Given the imposition of mandatory reporting, FIRRMA provides some relief to private equity funds that have foreign investors, including foreign government investors, so that they are not required to make mandatory CFIUS filings in certain circumstances. In particular, FIRRMA provides a safe harbor exemption for acquisitions made by a U.S.-controlled investment fund with foreign limited partners. Subject to further rulemaking, a foreign limited partner that invests through such a fund and participates in a fund advisory board or committee will not result in the fund’s acquisition constituting a covered “other investment” if (1) the fund is managed exclusively by a U.S. general partner; (2) the fund’s advisory board does not have the ability to approve, disapprove or otherwise control the investment decisions of the fund or its GP; (3) the foreign investors do not have access to material non-public technical information related to the fund’s investments; and (4) the foreign investors do not otherwise have such control over the fund’s investments or its GP, including the right to unilaterally dismiss, select or determine the compensation of the GP.

It is important to note that this safe harbor only applies to non-controlling investments by a U.S. fund. It does not apply to a fund’s acquisition of control over a U.S. business, nor to real estate acquisitions. However, the carve-out is consistent with (a) prior advice that a GP that operates an investment fund is considered to be solely controlled by its GP if the LP members have no authority to determine, direct or decide important matters affecting the partnership and any fund it operates (31 CFR § 800.204, Example 8); and (b) methods CFIUS has used to allow parties to proceed with a transaction after mitigating foreign ownership, control and influence by placing sole management control in the hands of U.S. citizens.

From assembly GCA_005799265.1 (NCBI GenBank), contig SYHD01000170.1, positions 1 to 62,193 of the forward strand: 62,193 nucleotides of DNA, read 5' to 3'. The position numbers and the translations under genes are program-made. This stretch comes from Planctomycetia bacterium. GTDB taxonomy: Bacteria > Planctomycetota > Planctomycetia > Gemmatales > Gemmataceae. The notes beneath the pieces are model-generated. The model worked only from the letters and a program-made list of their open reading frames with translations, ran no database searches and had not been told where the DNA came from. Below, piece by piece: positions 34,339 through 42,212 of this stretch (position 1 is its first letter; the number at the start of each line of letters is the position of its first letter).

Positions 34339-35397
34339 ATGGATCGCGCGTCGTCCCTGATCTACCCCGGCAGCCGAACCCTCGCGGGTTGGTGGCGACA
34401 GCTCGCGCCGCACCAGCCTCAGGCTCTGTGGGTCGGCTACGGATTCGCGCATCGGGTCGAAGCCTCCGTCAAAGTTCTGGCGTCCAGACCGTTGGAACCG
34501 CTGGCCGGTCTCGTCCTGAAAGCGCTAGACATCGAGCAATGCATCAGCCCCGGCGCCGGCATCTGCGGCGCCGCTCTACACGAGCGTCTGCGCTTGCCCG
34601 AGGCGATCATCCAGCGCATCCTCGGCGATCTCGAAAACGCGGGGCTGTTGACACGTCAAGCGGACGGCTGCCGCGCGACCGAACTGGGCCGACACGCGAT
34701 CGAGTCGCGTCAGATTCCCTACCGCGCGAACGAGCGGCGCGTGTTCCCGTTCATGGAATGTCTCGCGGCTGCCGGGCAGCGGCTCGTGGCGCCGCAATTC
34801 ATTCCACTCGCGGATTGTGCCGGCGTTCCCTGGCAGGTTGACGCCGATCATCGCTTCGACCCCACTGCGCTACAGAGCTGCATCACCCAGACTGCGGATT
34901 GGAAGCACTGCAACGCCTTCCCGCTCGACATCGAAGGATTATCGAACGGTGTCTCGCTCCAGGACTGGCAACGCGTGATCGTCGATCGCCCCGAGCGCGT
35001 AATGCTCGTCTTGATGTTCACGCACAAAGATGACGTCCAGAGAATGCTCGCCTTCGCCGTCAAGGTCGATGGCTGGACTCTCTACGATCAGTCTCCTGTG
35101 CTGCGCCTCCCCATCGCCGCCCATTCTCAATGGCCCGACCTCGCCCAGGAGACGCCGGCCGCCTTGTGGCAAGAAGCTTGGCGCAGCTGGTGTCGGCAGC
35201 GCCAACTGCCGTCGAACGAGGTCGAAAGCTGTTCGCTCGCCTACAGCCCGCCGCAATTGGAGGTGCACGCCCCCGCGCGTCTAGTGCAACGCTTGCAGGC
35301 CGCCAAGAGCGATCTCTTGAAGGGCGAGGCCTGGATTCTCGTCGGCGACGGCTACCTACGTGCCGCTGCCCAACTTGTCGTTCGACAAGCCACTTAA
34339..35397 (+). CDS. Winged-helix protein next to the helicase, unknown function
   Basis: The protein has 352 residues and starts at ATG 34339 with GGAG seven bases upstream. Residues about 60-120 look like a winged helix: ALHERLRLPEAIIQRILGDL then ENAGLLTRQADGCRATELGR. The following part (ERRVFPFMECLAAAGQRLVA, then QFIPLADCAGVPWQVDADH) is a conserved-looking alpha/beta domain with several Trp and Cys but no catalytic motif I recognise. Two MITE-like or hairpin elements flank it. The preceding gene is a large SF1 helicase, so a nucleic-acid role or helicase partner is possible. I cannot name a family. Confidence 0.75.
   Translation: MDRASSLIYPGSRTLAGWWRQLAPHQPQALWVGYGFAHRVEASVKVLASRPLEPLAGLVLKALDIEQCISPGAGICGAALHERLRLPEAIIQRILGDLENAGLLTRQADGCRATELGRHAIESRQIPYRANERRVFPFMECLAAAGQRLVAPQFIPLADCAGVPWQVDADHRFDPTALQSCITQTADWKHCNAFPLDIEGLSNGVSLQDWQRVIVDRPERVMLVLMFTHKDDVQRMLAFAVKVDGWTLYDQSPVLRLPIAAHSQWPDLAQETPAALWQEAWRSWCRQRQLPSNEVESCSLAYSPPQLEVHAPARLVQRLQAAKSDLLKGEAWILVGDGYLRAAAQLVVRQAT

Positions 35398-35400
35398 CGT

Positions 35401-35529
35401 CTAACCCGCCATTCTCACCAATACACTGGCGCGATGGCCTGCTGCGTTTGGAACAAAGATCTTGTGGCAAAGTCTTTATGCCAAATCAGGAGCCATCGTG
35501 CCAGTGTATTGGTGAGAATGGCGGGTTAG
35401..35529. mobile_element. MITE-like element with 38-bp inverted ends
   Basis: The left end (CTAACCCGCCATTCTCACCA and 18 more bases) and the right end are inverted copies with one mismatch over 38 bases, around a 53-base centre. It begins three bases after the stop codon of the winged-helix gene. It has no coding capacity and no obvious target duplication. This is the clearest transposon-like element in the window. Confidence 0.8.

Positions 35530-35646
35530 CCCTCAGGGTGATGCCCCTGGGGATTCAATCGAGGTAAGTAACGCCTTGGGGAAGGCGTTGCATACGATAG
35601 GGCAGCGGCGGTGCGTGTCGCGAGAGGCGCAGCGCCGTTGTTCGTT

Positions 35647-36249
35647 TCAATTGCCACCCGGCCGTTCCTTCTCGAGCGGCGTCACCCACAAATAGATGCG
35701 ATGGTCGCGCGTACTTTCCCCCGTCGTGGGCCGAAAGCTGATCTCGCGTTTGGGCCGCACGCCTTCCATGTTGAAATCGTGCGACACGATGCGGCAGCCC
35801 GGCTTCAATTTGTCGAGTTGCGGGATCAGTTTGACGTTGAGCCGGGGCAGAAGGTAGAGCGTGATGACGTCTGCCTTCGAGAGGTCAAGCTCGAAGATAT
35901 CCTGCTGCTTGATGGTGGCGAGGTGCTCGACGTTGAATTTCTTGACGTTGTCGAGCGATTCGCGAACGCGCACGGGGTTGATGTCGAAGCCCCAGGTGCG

Further, though future regulations may provide more clarity, it is likely that CFIUS will view a “fund of one,” certain co-investment vehicles and managed accounts of a foreign investor as cases in which the foreign investor “otherwise has the ability to control the fund,” making the safe harbor inapplicable.

Private Equity Funds Should Assess How FIRRMA May Affect Their Investment Strategies